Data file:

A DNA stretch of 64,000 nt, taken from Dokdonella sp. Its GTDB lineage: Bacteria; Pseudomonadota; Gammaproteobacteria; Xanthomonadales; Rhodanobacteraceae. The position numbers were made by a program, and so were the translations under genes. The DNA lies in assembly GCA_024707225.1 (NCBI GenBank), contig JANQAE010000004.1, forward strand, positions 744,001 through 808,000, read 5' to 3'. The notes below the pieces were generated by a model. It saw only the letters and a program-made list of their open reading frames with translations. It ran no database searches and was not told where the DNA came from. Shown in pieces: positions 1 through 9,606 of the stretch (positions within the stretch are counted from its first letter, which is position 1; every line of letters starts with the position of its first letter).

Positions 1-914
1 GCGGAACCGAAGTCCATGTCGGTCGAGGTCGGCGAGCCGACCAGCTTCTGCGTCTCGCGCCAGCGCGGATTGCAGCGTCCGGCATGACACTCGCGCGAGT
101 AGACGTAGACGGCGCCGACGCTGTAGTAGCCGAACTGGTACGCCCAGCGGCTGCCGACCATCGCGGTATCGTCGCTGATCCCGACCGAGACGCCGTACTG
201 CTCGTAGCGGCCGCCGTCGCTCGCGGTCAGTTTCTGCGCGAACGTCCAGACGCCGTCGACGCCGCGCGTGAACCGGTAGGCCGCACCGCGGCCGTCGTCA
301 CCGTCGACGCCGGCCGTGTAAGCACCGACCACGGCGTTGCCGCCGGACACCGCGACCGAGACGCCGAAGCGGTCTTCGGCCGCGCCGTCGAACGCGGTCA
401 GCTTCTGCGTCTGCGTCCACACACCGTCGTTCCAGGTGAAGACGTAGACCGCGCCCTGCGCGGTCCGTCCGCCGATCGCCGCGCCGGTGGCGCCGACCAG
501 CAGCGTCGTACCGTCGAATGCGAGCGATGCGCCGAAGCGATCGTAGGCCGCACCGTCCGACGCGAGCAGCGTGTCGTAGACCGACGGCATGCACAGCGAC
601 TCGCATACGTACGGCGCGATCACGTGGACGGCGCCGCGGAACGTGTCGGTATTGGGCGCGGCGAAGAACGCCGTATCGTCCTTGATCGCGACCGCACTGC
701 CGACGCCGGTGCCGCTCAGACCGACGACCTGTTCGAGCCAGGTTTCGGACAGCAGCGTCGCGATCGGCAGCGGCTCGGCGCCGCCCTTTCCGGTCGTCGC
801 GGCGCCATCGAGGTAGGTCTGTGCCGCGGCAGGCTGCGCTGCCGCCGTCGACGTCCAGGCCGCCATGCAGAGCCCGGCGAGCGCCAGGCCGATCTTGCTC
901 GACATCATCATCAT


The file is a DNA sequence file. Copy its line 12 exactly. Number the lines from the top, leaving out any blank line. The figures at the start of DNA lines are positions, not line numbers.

901 GACATCATCATCAT